Last month, members of the Pontifical Academy of Sciences criticized the opposition to GM crops, particularly in rich countries, and asked advocates to relax "excessive, unscientific regulations" for approving GM crops, saying that these prevent development of crops for the "public good".
As early as May 2009, 40 international scientists held a week-long closed meeting at the
Potrykus developed "golden rice," a variety engineered with extra vitamin A to prevent blindness.
Seven members of the academy approved a statement supporting GM crops, including academy chancellor Marcelo Sánchez Sorondo.
In 2000, the academy expressed provisional support for GM crops but today, its members believe they have more confidence in the technology with more confidence.
The academy likewise called for a revision of the Cartagena Protocol on Biosafety, which was signed in 2000 to regulate the movement of GM organisms between countries.
Since the perceived environmental risks did not materialize after the protocol was signed, the academy said it was now time to review the regulatory hurdles that make it more expansive for researchers to develop crops benefiting the poor, like drought-resistant cassava and yams.
Potrykus and other academy members said the allegations of GM foes are “outdated” and that “there has not been a single documented case of harm to consumers or the environment."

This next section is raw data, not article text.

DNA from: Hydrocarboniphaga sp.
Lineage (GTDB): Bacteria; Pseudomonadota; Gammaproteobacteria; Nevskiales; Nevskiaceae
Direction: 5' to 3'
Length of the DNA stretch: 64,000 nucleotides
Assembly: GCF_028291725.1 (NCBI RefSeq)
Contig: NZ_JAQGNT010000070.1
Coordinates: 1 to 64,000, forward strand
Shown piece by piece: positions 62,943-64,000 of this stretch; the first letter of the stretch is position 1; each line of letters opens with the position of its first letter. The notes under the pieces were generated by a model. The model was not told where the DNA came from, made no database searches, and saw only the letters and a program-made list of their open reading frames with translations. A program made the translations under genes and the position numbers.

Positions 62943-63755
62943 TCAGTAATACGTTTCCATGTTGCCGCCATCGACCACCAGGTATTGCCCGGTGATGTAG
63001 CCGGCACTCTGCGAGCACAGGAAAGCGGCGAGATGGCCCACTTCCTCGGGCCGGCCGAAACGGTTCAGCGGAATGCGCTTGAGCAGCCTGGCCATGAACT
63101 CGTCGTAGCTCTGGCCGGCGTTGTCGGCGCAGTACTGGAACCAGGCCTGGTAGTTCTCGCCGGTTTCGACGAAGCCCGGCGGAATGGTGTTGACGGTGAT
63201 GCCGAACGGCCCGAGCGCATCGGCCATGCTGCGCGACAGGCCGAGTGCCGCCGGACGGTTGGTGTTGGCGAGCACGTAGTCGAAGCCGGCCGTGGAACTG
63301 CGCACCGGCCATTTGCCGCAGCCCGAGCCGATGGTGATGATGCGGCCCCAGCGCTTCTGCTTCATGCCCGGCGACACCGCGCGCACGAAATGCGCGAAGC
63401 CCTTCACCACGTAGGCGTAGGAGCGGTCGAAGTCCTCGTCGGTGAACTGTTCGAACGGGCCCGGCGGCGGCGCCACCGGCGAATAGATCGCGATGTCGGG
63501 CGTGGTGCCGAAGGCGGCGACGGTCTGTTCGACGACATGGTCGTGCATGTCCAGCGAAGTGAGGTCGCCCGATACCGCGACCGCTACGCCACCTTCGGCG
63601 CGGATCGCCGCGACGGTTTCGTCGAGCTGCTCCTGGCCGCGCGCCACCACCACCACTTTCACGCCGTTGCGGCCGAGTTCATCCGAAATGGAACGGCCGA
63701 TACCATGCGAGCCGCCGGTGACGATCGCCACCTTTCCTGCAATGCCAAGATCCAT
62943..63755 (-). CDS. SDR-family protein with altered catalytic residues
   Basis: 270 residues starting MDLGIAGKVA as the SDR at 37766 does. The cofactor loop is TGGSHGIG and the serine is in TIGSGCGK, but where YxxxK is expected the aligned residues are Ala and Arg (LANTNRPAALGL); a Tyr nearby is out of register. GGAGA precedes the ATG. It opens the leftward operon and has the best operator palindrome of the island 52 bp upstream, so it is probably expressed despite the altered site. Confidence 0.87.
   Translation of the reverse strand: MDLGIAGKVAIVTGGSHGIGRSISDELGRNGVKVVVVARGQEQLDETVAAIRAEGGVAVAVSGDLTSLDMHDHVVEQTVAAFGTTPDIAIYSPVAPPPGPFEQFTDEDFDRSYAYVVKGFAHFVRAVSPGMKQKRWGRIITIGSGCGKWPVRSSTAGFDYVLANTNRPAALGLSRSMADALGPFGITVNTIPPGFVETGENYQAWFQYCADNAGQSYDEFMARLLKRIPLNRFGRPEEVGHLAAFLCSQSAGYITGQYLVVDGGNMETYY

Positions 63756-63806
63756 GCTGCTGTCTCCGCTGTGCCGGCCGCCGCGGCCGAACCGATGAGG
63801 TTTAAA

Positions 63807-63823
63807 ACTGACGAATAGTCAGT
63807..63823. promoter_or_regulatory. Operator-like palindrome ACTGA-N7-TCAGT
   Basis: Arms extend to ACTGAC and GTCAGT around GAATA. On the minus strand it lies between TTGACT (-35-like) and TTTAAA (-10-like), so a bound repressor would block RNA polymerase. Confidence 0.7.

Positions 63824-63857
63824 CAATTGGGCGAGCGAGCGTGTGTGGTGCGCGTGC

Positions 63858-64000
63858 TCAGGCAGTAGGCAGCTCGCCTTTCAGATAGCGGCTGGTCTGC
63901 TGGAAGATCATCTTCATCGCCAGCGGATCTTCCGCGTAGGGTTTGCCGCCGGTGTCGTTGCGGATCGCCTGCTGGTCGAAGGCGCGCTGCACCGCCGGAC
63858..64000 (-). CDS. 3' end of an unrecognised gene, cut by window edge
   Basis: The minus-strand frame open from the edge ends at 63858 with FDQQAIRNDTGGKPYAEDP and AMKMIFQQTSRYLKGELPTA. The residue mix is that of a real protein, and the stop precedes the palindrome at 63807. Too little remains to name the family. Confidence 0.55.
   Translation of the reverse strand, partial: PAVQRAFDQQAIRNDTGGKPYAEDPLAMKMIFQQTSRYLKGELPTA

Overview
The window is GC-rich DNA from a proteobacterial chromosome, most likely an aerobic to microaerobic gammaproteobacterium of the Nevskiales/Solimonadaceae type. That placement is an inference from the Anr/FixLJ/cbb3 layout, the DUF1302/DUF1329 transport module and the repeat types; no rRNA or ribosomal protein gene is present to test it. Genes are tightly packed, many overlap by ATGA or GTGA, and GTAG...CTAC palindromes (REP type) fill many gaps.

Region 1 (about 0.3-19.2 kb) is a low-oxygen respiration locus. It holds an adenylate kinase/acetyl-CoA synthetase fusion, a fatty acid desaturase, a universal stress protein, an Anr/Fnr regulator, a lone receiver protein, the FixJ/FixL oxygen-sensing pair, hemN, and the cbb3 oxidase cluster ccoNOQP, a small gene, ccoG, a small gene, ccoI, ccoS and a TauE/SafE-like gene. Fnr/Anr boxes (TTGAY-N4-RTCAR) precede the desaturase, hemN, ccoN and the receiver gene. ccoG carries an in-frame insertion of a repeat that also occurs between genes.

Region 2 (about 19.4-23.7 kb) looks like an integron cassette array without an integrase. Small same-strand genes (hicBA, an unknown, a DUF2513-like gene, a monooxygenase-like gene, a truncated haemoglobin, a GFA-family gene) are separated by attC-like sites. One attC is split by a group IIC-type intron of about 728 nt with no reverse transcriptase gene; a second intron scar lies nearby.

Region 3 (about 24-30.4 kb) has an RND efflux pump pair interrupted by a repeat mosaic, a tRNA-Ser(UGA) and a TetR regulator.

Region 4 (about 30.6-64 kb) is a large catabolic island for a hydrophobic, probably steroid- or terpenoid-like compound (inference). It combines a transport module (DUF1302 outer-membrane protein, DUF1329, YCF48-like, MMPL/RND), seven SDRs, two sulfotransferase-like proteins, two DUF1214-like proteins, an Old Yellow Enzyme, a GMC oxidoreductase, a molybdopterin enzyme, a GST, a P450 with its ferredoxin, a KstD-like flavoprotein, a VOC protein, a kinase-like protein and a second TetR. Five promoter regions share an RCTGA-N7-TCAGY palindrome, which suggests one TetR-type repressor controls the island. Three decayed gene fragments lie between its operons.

Some theologians have argued that new forms of interventions in the natural world should not be regarded as “contrary to natural law that God has given to the creation.”
Strict regulation militates against the poor countries who need food most, not the wealthy nations that focus more on hypothetical risks.
"The possible evolutionary risks of genetic engineering events cannot be greater than the risks of the natural process of biological evolution or of the application of chemical mutagenesis," the academy stressed.
It asked the opponents of GM crops to evaluate their position. "We urge those who oppose or are sceptical about the use of genetically engineered crop varieties and the application of modern genetics generally to evaluate carefully the science, and the demonstrable harm caused by withholding this proven technology from those who need it most," it added.
"There is a moral imperative to make the benefits of genetically engineered technology available on a larger scale to poor and vulnerable populations who want them, and on terms that will enable them to raise their standards of living, improve their health and protect their environments," the academy concluded.